The series is half serious, half satire. The serious portion takes place in the various arenas and against their various foes: These are real, genuine, knock-down-drag-out brawls and, while death, dismemberment, and disfiguration are not the intent of the games, they can sure be the outcome.

    The satire takes place outside of the arenas, where Devil Dinosaur and Moon Boy are treated as sports heroes by adoring fans – and where they have to deal with the pan-dimensional cross-temporal-intergalactic versions of sports agents, licensing deals, personal appearances, etc.

    Mandrake The Magician

    A contemporary stage magician on par with David Copperfield and Penn & Teller, Mandrake travels the world among the celebrity jet set. While everyone assumes his magic is mere stage trickery (and, truth be told, 99% of the time it is), Mandrake does have real magic powers. He does not reveal these powers to the world at large for a variety of reasons: (1) Most people would scoff and refuse to believe him no matter what proof he offered (2) The people who did believe would try to force him to use his powers for ulterior purposes (3) He stays on top of the stage magician heap by using his magic to give his theatrical trickery just that little bit of extra “oomph” that separates him from the rest of the herd.

    Mandrake is a wit, bon vivant, gourmet, and intellectual man of the world. His greatest enemy is boredom, and to that end he enjoys getting involved in other people” problems — particularly when somebody nasty is trying to harm an innocent person (of course, in Mandrake’s circles, “nasty” and “innocent” tend to be relative terms…).

    Lothar, his leopard print leotard wearing assistant, is a complete fraud. Lothar claims to be the deposed king of an obscure African nation, but everybody knows he’s a phony. Lothar attached himself to Mandrake by setting up a circumstance where he claimed Mandrake saved his life — and now Mandrake is responsible for him!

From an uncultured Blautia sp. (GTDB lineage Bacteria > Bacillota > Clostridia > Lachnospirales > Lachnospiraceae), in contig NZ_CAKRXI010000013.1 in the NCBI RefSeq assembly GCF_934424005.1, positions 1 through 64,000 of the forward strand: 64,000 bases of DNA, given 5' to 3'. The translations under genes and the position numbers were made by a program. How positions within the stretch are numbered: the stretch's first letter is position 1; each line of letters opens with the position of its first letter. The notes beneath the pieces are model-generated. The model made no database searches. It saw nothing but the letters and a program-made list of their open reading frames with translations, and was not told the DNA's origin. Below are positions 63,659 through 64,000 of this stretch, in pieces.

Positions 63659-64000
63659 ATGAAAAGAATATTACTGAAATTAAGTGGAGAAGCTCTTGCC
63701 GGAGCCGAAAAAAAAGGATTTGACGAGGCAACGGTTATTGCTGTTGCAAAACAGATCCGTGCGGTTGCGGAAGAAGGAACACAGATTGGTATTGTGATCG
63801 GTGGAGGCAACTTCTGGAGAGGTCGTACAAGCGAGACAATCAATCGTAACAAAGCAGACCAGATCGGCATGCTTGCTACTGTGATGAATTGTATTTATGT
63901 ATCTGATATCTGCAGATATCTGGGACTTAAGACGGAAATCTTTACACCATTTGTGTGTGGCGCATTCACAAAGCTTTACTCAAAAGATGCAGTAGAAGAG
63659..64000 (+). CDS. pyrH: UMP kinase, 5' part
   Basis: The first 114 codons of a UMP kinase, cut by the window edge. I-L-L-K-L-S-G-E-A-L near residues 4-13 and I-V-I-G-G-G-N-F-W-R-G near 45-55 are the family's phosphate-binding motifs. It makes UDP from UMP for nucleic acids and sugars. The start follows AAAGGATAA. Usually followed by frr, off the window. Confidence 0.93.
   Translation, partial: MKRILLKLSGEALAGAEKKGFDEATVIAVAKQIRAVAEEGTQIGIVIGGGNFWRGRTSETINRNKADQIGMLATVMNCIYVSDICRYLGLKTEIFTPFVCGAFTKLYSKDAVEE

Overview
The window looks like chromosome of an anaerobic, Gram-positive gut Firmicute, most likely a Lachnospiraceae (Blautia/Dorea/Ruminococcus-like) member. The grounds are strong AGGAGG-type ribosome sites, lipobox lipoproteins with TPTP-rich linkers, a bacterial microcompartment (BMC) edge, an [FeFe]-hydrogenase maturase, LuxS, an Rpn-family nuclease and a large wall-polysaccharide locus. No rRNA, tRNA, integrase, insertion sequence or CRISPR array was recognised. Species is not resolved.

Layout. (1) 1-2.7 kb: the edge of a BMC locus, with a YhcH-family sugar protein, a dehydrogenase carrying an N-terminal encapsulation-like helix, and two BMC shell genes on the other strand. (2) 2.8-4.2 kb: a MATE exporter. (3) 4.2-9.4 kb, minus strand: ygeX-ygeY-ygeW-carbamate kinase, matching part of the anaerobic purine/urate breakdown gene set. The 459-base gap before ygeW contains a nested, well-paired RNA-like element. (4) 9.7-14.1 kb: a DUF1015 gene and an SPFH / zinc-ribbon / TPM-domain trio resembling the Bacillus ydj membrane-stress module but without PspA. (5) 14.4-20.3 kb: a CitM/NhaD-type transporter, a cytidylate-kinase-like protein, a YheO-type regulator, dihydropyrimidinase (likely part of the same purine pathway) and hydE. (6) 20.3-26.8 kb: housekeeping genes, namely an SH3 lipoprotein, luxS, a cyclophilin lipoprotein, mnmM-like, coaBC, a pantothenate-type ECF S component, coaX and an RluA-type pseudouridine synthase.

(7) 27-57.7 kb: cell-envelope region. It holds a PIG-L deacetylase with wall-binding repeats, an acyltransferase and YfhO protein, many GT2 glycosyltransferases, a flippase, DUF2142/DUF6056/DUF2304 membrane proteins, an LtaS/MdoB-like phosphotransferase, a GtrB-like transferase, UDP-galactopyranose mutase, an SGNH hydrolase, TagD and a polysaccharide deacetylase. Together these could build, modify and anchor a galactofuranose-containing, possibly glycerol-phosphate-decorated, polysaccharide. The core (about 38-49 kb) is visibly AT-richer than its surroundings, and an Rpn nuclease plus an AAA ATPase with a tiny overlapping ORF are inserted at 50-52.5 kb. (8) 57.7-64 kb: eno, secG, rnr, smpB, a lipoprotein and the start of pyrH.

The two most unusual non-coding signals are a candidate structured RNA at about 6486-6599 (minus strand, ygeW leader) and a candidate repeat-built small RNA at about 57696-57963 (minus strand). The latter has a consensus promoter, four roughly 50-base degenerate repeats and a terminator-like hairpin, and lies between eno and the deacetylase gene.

Mandrake, amused by Lothar’s audacity, keeps him on as part of his act and as his major domo. Though a con man himself, Lothar is also a soft touch for a sob story and frequently brings people with problems (an astonishing number of them being young, beautiful women) to Mandrake for help.”

    My own revamp of Adam Strange went something like this: in ancient times, a seemingly immortal non-human race of apparently limitless power swarmed across the universe, nesting one to a planet, becoming in essence the gods of those world and controlling the creatures who lived there. But in all the universe they were only able to establish a psychological connection with one species, humanity, and, through their instant transportation technology called a Zeta beam, transferred humans across the cosmos, where they became the aliens’ servants and workforce. But time passes, and even the seemingly immortal aliens are now dying out. On Earth, a former adventurer turned human rights activist Adam Strange is trying to evacuate refugees from a wartorn land when he stumbles into the lair of the alien that once controlled Earth. It’s now dying. Adam accidentally activates the Zeta Beam, and finds himself on the distant planet Rann, an advanced civilization whose citizens appear to have no consciousness at all. Unlike Earth, where something severed our psychic link to our alien eons ago, the Rannians are still completely connected to theirs, and Adam realizes that when their alien dies the planet Rann will die as well, just as Earth will die when “our alien” finally dies. Thus ensues a race to free the Rannians and save both worlds, and perhaps both aliens, and then to learn of the other branches of humanity scattered across the stars.